DA wants to use GenSan’s Makar wharf as gateway for corn exports

GENERAL SANTOS CITY (MindaNews / 8 May) – The Department of Agriculture (DA) is planning to develop the Makar wharf here as primary gateway for potential corn shipments to various markets in Southeast Asia when the integration of its economies begin by next year.

Agriculture Secretary Proceso Alcala said the city port has the capacity of becoming a major base for corn exports with its expanded facilities for bulk cargo and proximity to corn production centers in Region 12 and the neighboring areas.

He said the agency is presently establishing a road map for such plan, which will mainly complement with the continuing increase in corn harvests and expansion of corn production sites in parts of Mindanao.

“Makar is a very good base for our corn shipments because from there, we can easily go to major markets in Indonesia and Malaysia,” said Alcala, who graced the opening of the 17th National Dairy Congress and Expo here on Wednesday afternoon.

Alcala said they are currently developing corn as the country’s next “champion crop,” which he described as one of the best options for the country in terms of exports when the 10 member-states of the Association of Southeast Asian Nations (ASEAN) start to open up their economies by next year.

He said that after importing as high as P28 billion worth of corn in the past years, the country is now almost “self-sufficient” in terms of overall requirement for the crop, which is a main ingredient for animal feeds.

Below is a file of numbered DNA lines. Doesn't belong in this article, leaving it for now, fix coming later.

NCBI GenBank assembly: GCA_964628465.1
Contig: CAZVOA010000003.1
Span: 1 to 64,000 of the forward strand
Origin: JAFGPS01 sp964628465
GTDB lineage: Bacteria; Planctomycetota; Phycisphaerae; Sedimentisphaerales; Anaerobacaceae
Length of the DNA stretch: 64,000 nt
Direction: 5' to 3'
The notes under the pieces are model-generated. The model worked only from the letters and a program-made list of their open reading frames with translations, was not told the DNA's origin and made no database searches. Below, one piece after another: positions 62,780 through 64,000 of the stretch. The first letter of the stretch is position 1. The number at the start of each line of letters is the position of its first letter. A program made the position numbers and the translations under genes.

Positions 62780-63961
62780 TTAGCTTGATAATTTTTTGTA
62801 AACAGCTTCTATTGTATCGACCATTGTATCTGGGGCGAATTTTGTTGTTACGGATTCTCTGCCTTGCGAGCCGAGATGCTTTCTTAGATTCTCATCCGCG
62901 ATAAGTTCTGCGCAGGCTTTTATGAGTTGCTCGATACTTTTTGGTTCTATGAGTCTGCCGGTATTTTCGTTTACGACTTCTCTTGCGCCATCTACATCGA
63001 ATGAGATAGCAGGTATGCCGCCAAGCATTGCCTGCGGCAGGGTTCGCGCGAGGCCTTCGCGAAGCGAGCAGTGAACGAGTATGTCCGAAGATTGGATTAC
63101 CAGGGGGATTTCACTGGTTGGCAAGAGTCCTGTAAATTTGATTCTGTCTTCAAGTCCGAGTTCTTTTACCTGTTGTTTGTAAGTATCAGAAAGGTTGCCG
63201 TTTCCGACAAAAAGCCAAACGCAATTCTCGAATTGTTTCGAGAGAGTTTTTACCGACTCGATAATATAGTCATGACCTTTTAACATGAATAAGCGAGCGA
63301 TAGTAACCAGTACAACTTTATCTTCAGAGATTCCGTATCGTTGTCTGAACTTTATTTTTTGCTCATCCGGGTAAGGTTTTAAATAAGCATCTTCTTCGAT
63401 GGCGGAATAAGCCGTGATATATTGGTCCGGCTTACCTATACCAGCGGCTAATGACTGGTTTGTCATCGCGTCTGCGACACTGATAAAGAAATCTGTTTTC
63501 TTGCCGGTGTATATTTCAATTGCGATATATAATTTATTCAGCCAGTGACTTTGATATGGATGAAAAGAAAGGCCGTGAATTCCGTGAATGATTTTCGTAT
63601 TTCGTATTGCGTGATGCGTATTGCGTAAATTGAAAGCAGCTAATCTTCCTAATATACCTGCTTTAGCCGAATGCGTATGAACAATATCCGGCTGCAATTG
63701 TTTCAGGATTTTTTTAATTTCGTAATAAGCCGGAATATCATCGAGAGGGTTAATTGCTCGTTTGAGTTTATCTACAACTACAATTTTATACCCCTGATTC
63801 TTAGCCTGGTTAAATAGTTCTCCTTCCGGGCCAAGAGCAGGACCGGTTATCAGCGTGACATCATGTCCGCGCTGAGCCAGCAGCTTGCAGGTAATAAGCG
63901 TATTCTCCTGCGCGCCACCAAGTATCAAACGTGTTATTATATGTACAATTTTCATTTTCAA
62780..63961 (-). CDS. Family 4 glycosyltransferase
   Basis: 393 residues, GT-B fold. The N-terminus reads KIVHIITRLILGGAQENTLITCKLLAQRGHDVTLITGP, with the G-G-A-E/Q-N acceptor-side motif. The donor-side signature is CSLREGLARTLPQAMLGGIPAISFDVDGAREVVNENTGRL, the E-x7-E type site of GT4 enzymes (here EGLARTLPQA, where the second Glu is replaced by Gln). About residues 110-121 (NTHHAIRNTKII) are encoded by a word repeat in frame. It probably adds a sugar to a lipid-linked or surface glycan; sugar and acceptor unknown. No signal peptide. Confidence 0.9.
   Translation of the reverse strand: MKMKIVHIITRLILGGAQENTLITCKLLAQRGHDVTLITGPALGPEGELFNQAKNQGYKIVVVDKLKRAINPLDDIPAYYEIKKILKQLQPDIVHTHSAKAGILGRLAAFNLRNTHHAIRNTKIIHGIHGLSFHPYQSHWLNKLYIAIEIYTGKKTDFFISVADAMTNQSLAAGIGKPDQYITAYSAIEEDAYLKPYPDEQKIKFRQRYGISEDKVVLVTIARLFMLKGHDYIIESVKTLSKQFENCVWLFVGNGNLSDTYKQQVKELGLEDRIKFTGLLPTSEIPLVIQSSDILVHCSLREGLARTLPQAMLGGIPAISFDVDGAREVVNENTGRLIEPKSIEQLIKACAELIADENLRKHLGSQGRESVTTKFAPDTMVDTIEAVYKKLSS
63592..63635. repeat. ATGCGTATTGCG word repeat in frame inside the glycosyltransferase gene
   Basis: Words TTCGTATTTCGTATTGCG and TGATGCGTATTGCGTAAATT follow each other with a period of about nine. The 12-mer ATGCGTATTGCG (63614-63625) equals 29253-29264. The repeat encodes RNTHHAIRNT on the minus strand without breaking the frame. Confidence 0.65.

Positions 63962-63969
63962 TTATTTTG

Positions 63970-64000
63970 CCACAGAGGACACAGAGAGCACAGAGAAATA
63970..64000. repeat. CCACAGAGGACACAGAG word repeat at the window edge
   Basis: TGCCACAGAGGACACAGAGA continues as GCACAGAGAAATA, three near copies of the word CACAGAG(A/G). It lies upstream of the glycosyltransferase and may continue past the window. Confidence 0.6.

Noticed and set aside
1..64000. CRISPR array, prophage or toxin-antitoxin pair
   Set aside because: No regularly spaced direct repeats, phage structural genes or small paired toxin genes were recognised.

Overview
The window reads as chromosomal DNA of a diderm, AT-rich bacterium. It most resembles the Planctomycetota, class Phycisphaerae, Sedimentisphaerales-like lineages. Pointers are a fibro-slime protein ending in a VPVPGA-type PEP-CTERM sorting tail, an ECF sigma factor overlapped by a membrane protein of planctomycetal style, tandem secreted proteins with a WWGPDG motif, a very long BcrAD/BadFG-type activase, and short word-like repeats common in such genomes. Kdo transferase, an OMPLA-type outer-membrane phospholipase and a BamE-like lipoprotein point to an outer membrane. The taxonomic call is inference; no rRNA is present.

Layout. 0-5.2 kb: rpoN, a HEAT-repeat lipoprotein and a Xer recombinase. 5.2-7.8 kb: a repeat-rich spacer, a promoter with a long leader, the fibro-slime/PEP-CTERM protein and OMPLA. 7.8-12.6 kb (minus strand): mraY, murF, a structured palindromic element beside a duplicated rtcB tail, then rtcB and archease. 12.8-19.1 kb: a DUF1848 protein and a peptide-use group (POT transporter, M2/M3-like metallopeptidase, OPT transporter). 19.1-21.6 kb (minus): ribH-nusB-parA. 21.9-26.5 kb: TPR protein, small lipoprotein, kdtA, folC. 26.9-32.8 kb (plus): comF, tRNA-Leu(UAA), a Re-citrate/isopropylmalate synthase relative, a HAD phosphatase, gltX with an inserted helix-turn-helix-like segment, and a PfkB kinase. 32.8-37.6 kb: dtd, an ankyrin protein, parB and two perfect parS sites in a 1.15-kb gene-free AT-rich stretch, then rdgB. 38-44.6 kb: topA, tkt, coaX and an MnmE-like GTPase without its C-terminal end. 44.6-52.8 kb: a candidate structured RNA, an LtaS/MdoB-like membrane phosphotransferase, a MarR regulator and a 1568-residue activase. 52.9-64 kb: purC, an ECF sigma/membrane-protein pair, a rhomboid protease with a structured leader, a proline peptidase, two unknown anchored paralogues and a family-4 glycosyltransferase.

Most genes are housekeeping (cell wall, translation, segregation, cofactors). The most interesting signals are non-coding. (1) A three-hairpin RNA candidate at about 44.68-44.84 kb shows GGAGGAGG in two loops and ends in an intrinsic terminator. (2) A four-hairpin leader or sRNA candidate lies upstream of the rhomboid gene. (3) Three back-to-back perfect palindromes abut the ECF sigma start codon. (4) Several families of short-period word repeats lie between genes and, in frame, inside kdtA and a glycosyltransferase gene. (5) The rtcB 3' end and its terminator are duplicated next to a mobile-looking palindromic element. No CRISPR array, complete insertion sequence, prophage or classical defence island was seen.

“We actually plant corn all year round that’s why we’re having surplus harvests,” Alcala said.

Data released by DA’s Bureau of Agricultural Statistics showed that the country’s total corn harvests reached 7,377,076 metric tons (MT) in 2013.

Region 12, which ranks second in the country in terms of the corn yield, produced a total of 1,291,343 MT out of its 429,319 hectares of corn production areas last year.

The region’s corn output last year represents 18.4 percent of the country’s total production and 32.5 percent of the entire Mindanao.

Alcala said that based on their studies, the country’s other ASEAN neighbors are all dependent on imported corn, which are sourced from the United States and parts of South America.

He said their corn requirements in terms of volume easily translates to “millions and millions of tons” of shipments.

“We’re so close to them so I think we are in the best position to take over their markets and address their needs on a long term basis,” he added.